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THE SCIENCE

Not long ago, tobacco smoke was everywhere, our understanding of the dangers of smoking was limited, and smoking was even encouraged. Today, thanks to tobacco prevention and control programs, lung cancer incidence rates have gone down as a result of fewer people smoking.  We can further lower rates of  these and other cancers by reducing our exposure to toxic chemicals in our daily lives and by reducing the cumulative impact of multiple exposures over our lifetime. 

 

Hazardous chemicals are ubiquitous in our homes, schools, workplaces, and in the air, water, food, and the products we use every day. Many of us assume that environmental and chemical safety laws exist to protect us from these harmful substances. Unfortunately that is not the case. There are thousands of chemicals on the market, the vast majority of which have never been tested for safety. Many of them are carcinogens or have been linked with cancer.

Chemicals and Cancer

The International Agency for Research on Cancer has identified hundreds of chemicals that contribute to cancer, and the list is growing.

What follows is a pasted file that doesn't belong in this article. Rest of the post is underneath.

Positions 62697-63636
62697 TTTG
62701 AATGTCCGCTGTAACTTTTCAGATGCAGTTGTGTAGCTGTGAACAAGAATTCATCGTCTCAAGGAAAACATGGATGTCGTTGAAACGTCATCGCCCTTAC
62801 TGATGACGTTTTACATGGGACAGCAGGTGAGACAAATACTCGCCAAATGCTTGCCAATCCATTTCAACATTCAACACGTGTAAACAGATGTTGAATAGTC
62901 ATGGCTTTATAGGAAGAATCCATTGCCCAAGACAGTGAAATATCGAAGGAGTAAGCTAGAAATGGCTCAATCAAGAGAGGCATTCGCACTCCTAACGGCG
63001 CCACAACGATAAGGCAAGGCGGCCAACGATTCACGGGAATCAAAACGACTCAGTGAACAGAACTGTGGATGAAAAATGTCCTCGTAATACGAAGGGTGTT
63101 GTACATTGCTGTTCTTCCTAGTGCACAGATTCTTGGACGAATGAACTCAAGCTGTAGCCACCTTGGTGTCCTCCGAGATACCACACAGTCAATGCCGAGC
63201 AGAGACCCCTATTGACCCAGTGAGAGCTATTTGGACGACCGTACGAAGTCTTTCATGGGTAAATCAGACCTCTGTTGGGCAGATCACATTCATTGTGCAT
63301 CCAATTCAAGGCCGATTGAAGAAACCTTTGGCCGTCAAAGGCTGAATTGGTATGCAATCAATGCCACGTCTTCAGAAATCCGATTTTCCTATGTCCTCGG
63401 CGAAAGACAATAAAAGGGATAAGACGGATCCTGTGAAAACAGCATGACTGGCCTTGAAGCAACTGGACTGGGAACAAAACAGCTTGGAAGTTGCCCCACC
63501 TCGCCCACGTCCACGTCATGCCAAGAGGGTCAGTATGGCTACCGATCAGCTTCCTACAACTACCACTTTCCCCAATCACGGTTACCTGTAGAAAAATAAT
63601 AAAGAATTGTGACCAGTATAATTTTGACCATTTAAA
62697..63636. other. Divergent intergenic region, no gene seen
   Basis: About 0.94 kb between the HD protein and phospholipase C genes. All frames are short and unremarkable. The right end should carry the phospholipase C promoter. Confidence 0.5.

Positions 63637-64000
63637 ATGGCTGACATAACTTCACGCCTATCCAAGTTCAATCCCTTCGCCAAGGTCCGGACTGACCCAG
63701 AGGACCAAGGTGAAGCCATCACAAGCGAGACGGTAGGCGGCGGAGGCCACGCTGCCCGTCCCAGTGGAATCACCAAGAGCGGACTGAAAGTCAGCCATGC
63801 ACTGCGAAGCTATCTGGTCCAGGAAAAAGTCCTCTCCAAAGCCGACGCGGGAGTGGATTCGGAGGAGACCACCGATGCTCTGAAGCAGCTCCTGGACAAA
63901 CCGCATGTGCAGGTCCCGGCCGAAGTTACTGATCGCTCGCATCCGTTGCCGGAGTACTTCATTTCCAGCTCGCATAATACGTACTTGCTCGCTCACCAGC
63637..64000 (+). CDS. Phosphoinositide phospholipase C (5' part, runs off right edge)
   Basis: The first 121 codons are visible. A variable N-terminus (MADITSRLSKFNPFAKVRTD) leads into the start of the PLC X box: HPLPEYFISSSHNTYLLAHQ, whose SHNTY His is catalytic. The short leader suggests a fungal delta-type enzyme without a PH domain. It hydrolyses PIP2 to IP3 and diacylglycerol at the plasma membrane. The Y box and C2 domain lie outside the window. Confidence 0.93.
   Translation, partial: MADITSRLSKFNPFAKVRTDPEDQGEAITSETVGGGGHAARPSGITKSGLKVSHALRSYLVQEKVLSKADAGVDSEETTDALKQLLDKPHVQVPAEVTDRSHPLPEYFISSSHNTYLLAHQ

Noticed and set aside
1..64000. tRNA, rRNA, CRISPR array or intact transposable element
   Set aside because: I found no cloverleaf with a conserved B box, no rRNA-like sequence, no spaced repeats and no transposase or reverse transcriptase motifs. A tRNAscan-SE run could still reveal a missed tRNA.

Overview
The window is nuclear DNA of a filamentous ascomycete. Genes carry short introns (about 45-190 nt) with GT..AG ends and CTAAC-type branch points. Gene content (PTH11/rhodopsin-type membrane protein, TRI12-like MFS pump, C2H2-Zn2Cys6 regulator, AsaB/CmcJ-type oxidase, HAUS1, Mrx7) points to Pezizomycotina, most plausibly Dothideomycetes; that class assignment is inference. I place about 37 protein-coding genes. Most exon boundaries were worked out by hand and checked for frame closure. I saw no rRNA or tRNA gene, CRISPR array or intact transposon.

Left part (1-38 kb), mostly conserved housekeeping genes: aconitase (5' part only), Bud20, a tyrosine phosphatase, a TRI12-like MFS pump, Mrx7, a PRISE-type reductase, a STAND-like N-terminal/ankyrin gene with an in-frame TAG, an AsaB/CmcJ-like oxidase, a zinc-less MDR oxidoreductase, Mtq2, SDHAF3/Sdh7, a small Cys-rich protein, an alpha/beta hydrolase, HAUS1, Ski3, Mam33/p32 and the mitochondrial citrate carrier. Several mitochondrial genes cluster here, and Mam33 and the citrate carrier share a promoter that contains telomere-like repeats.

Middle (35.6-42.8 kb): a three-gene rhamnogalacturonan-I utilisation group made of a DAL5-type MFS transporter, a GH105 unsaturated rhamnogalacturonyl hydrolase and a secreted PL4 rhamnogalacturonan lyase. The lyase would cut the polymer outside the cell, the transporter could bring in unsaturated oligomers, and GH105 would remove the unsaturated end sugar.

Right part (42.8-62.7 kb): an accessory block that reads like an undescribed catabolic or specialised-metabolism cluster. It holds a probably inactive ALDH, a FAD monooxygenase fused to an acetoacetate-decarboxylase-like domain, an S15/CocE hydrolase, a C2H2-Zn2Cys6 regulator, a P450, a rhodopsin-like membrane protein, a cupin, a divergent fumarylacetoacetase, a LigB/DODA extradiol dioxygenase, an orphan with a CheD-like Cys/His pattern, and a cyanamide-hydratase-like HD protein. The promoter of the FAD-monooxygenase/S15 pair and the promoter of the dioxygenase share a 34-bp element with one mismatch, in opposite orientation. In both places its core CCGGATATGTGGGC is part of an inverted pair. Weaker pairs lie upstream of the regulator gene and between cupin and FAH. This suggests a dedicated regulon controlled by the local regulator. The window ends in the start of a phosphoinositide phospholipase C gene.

For breast cancer alone, more than 200 chemicals have been associated with mammary gland tumors in animal studies, and about half of these are chemicals that women are routinely exposed to in their everyday lives.

Air pollutants has been shown to increase the risk of lung, bladder, liver, breast and other tumor types.

Chemicals, including the now-familiar PFAS used in a variety of products, including non-stick cookware, stain resistant and waterproof fabrics, and food packaging have been associated with testicular and kidney cancers.

Organic solvents such as benzene are potent carcinogens, causing leukemia, non-Hodgkin’s lymphoma, and multiple myeloma.

The use of pesticides in agriculture, on playing fields at school, and at home in the yard, has been associated with an increased risk of childhood cancers such as leukemia and lymphoma.

Formaldehyde is a known human carcinogen, yet companies continue to use it in building materials, textile finishes, nail polishes, and even hair products.

Widely-used flame retardants in consumer products have been linked with cancer, as well as hormone disruption, and neurotoxicity.

While we work on a cure for cancer, we need to act on the knowledge we have now to protect ourselves, our families, and communities from dangerous chemicals. We need to invest in greener chemistry and technologies that can sustain us and the planet, and stop the use and production of chemicals that cause harm.

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